On a separate note, I have resided in a high traffic area before, where it takes a bit of time to get out of that busy area, so that when you are in it, you feel a bit compartmentalized and less free. Location does a lot in that aspect too, as opposed to being in an area where you can just get outside and go to where you want quickly, which leaves your mind much more at ease.

        • says

          I totally agree about the congestion issue. That’s one thing I love about C’ville! Other than 5 O’clock traffic (which is really a joke compared to regular big city traffic) you can get pretty much anywhere based purely on your speed, not your ability to weave in and out of tight spots on the highway. Driving around here is pretty laid back and I never see myself living somewhere where bumper to bumper is considered normal. Eric

  2. says

    Hey Eric,

    Sounds to me like you know the answer to the question =)

    I’ll say this though, there’s a flip side to that – if you stay somewhere comfortable, you have a lot of support. So when you reach out and try to stretch yourself in one specific aspect of your life (say, your online business), having all that support around you may make it easier for you to achieve that single aim.

    Me, I love living in different places ;)

    • says

      You make a good point, Sid. Bringing huge change into our lives all at once can certainly pose a big distraction to some of the precise focus I have in areas such as business, as you mentioned. Definitely something to chew on a bit more. Eric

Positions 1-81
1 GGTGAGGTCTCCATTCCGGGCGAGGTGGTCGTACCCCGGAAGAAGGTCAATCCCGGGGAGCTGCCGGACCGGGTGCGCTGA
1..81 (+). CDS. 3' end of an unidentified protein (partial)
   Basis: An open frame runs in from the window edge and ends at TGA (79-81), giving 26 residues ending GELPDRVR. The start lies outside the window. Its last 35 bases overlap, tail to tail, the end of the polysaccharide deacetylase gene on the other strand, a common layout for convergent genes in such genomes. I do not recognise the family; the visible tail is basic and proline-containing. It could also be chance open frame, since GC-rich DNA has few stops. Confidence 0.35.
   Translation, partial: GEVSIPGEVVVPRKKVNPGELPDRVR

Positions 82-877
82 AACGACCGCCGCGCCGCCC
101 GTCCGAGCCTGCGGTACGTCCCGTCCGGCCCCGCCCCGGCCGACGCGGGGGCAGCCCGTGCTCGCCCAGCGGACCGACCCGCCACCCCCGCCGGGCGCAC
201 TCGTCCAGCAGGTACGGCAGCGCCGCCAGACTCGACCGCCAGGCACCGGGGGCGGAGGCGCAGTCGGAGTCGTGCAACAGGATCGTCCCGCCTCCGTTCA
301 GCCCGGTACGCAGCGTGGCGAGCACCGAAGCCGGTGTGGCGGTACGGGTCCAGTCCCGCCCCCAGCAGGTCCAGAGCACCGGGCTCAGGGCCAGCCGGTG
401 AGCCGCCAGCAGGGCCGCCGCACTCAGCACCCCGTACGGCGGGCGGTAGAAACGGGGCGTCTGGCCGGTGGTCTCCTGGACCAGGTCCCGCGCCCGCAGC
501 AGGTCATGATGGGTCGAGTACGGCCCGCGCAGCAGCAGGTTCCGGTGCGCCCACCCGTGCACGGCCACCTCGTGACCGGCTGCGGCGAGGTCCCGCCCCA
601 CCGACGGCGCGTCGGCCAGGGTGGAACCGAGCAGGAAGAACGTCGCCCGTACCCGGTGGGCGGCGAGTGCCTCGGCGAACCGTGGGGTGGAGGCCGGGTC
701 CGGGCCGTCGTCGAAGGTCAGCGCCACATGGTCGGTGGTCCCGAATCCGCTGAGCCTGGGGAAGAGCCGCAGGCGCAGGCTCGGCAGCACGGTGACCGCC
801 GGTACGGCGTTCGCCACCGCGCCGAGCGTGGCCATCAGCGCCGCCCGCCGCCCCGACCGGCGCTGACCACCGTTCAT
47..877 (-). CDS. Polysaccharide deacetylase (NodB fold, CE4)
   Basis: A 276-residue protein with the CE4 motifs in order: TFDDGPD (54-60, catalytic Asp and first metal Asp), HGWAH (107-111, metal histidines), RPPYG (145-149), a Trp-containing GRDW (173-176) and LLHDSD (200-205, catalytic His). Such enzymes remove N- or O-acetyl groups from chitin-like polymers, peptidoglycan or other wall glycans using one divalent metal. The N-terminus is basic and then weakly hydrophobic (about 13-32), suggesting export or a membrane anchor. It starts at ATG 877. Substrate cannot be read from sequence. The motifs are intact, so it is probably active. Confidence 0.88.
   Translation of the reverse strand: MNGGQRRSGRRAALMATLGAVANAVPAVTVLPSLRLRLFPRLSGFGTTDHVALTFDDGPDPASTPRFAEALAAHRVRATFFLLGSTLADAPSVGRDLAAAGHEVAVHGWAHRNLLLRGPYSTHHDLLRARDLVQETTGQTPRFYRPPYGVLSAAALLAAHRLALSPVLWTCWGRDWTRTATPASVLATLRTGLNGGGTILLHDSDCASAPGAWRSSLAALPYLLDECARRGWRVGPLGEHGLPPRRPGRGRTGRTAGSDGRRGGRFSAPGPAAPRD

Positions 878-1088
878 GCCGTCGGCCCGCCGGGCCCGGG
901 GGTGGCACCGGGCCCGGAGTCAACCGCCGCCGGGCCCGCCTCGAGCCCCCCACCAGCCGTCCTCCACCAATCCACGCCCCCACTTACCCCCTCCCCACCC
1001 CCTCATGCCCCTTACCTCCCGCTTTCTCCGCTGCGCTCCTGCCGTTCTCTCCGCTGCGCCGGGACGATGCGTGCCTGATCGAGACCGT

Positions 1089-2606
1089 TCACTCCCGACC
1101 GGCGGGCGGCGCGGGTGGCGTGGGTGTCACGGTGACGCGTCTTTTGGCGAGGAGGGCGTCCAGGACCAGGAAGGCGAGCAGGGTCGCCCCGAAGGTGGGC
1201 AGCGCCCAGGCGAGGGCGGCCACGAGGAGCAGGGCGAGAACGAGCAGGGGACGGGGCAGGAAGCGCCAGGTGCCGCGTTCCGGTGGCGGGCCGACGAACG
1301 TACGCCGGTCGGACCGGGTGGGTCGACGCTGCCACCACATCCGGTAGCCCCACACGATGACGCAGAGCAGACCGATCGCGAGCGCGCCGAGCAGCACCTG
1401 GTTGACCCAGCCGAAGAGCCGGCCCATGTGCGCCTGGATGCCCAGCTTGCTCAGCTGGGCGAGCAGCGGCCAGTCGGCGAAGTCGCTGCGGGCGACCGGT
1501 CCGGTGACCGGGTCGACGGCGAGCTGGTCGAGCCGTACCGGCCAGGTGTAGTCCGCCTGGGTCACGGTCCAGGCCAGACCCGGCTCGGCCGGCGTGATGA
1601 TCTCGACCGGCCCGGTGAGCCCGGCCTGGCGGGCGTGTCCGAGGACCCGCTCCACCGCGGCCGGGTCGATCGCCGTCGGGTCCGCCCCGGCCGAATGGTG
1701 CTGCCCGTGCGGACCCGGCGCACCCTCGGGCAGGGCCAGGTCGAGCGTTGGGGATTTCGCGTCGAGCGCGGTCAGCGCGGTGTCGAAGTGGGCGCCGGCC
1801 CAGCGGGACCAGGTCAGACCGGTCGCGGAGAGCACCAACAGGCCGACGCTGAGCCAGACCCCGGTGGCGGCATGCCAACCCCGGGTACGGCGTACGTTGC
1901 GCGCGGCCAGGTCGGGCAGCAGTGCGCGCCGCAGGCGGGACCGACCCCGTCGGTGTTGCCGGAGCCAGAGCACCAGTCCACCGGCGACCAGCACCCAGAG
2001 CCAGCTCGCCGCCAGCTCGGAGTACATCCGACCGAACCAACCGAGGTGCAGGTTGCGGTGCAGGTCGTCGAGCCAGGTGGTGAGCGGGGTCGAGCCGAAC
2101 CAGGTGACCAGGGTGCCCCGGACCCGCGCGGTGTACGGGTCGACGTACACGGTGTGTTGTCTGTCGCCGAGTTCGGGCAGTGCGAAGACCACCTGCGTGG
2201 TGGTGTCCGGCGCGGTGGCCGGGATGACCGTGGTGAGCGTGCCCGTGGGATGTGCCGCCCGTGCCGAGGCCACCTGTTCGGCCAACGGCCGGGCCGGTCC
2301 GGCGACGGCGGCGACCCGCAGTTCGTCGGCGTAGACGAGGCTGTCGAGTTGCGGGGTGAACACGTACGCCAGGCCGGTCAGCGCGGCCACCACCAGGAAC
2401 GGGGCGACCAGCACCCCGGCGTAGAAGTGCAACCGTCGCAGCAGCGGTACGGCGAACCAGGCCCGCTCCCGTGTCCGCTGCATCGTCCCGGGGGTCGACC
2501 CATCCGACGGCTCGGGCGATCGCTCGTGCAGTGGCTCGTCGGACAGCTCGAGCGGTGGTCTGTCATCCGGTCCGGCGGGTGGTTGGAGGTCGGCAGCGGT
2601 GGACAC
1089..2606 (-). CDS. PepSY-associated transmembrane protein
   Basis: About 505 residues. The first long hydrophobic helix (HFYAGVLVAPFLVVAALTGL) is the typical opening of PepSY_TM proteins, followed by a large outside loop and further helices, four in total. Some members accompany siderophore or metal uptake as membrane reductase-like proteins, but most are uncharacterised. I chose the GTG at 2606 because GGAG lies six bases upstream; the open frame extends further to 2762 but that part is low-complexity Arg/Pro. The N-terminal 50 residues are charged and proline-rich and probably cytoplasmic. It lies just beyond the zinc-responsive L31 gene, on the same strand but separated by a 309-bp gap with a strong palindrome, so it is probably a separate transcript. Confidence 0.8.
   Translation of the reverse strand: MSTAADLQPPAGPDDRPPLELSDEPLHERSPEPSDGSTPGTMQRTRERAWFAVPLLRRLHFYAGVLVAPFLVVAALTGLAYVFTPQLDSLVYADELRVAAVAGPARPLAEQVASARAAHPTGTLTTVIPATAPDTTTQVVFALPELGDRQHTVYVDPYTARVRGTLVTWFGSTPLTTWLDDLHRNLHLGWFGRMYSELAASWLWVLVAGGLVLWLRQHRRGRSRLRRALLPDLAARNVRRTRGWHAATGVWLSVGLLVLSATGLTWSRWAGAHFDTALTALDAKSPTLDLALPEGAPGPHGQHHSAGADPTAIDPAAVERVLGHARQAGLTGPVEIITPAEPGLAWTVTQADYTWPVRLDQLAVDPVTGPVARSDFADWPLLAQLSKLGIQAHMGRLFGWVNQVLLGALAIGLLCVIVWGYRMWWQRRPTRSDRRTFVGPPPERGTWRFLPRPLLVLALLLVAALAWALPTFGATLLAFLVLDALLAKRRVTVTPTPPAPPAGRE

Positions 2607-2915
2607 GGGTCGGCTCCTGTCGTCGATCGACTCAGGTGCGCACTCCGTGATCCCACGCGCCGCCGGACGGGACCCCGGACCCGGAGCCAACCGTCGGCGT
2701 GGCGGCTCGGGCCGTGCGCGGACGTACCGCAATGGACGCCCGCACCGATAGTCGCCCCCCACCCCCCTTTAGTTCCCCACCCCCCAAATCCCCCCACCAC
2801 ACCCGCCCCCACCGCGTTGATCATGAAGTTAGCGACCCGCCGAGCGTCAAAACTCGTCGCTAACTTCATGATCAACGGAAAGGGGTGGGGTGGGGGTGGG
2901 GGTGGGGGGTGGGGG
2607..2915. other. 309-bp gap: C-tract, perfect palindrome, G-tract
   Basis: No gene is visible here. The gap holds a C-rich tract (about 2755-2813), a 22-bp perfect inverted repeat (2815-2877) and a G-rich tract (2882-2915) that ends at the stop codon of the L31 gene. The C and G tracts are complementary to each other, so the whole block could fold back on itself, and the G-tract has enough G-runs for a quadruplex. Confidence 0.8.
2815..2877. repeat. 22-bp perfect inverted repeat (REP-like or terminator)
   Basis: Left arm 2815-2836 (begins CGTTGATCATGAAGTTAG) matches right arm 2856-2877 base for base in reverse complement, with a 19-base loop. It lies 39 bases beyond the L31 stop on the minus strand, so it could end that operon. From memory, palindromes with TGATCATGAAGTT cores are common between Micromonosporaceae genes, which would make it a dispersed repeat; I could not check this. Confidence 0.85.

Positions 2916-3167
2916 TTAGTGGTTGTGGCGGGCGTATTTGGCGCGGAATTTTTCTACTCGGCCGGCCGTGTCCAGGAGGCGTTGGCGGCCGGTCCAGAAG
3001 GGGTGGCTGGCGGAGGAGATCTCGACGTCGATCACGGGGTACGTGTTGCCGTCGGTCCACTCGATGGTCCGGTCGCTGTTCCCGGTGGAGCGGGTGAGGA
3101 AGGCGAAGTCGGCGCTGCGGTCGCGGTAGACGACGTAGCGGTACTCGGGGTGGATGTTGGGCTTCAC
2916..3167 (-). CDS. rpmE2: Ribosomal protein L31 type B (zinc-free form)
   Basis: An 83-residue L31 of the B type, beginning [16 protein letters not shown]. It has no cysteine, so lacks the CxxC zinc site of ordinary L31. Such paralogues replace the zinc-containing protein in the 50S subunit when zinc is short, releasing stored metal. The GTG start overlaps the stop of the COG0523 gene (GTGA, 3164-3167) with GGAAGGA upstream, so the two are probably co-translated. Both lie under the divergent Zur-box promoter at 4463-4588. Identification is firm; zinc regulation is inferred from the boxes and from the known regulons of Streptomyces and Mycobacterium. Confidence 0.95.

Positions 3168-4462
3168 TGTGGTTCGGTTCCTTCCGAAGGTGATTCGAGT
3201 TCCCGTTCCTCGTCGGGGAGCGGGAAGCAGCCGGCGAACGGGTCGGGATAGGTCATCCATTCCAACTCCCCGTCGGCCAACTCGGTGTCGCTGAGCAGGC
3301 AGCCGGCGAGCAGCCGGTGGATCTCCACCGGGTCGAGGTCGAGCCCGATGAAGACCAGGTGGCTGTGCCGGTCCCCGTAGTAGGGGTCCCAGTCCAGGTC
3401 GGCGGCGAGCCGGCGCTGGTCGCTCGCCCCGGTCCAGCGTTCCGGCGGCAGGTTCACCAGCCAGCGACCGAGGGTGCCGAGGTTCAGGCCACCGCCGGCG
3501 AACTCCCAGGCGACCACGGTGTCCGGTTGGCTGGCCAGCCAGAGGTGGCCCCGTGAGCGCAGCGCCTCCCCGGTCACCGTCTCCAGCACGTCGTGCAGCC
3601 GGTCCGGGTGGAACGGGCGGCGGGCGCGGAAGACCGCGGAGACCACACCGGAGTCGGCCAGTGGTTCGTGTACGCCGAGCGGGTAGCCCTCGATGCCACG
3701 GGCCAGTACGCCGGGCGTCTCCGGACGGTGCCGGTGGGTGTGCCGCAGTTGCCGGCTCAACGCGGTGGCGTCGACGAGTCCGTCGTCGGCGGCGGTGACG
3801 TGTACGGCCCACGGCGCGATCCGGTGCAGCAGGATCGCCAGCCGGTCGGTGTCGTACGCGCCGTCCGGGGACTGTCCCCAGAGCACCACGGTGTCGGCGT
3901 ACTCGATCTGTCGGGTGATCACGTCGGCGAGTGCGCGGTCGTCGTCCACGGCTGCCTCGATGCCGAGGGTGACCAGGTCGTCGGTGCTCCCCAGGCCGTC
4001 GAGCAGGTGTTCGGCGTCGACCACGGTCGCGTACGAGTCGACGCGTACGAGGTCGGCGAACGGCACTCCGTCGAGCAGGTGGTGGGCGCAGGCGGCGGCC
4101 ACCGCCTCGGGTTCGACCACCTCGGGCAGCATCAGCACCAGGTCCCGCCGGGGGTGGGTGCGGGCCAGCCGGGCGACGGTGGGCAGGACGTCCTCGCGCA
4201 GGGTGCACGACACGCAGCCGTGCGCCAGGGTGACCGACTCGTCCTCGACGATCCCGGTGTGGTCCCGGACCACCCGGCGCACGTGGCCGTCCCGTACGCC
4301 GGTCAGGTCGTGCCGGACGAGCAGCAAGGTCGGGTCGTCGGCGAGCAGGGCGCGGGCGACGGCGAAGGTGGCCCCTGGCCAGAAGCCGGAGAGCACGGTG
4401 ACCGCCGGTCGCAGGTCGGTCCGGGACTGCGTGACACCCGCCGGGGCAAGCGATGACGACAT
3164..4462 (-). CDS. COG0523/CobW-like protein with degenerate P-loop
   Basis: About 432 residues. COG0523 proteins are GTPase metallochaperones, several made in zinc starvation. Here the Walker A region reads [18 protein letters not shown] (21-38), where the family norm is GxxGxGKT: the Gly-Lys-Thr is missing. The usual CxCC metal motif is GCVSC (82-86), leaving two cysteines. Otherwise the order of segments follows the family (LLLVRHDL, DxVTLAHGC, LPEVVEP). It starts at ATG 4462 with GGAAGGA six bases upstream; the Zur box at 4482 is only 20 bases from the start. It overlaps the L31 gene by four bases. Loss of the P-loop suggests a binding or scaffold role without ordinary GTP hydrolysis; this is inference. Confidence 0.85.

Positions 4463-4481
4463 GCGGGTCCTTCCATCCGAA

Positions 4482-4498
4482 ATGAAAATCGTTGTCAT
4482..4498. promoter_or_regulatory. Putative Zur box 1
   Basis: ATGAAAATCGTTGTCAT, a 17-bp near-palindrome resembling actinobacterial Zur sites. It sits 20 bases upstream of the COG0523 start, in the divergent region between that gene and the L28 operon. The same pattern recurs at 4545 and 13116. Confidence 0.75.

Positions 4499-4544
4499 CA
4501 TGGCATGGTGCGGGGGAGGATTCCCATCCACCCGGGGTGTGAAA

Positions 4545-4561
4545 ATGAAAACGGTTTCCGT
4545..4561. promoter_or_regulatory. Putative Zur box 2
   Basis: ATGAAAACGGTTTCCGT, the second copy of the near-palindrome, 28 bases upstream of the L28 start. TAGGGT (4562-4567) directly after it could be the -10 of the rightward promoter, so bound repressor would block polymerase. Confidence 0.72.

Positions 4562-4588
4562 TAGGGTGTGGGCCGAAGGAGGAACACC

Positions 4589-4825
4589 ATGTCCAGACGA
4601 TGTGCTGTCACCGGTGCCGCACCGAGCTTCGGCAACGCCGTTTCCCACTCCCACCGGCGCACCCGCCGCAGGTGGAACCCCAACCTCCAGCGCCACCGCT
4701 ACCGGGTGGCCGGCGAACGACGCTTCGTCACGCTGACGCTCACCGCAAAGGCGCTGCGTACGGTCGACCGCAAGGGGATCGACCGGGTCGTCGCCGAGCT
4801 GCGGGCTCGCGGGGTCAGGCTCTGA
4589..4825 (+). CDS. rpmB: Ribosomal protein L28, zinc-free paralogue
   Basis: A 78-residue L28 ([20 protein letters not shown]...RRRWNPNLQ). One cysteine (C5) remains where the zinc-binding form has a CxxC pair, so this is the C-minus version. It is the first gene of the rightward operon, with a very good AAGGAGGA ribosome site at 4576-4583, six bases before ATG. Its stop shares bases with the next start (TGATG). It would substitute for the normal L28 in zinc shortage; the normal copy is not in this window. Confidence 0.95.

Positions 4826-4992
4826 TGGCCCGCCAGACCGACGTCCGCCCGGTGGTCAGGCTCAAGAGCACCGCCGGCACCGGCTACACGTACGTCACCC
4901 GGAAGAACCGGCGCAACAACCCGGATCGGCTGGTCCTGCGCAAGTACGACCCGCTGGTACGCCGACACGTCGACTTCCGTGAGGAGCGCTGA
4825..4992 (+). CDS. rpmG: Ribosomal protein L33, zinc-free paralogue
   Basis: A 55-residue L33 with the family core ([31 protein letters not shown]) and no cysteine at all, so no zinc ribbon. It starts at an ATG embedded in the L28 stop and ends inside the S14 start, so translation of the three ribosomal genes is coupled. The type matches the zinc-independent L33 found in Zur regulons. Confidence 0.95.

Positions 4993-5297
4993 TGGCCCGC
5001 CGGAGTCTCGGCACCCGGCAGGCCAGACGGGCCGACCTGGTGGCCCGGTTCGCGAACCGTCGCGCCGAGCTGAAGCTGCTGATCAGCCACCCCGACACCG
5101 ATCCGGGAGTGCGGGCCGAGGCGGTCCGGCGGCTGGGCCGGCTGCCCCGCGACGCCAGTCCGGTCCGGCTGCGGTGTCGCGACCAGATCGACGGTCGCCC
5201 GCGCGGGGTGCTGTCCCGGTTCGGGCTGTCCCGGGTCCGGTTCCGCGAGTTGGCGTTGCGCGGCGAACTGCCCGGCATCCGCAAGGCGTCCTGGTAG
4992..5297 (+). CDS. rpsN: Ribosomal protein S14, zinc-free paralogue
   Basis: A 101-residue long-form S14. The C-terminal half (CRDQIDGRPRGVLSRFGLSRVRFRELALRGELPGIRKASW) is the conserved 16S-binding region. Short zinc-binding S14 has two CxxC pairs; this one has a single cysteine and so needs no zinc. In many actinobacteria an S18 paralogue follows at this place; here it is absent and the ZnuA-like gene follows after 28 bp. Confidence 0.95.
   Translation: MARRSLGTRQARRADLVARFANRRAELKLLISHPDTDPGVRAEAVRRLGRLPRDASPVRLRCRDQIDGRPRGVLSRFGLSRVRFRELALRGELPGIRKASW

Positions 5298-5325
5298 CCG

3. says

    This is a great subject.

    I don’t do well in cold weather either so I understand how you feel Eric!

    I’m so affected by my environment that I truly suffer, not just physically but also spiritually, if I’m living somewhere that doesn’t feel right for whatever reason (weather, social environment, etc). No place is perfect, but at the same time people probably tell themselves that a lot to avoid looking for something better, or they have an impossible ideal of what the best place for them should be like.

    Some people are more adaptable, or think that they are, so they seem to tolerate all kinds of weather and situations that aren’t ideal, but I think that until people experience something better – something that truly feels right to them personally (never mind what the tourist info says!)- they won’t know how much better it can be on the personal level. What they give up with the familiarity they have with a place they’ve been living in for a long time won’t matter so much because a more suitable place will feel familiar very quickly. It can be quite an amazing experience.

    It’s almost like you *think* you know what happiness is, but then you actually experience it and suddenly you have a hard time believing that you went so long feeling a lesser feeling.

    I lived in a big city for a long time. It was a beautiful city as far as cities go with lots of trees and even beaches, and for a long time I loved it and thought I’d never move. But in the last couple of decades things changed in that city. It’s still considered beautiful – famously so – but now for me it’s almost ugly. I moved to a few different places and finally found something that suits me better. Yet, most people could only handle *visiting* where I live for a vacation. It wouldn’t be stimulating enough for them to live here year-round. They would be driven crazy by it. I gave up a lot of conveniences to be here, but for me it isn’t a sacrifice because my day-to-day experience is so much better for me.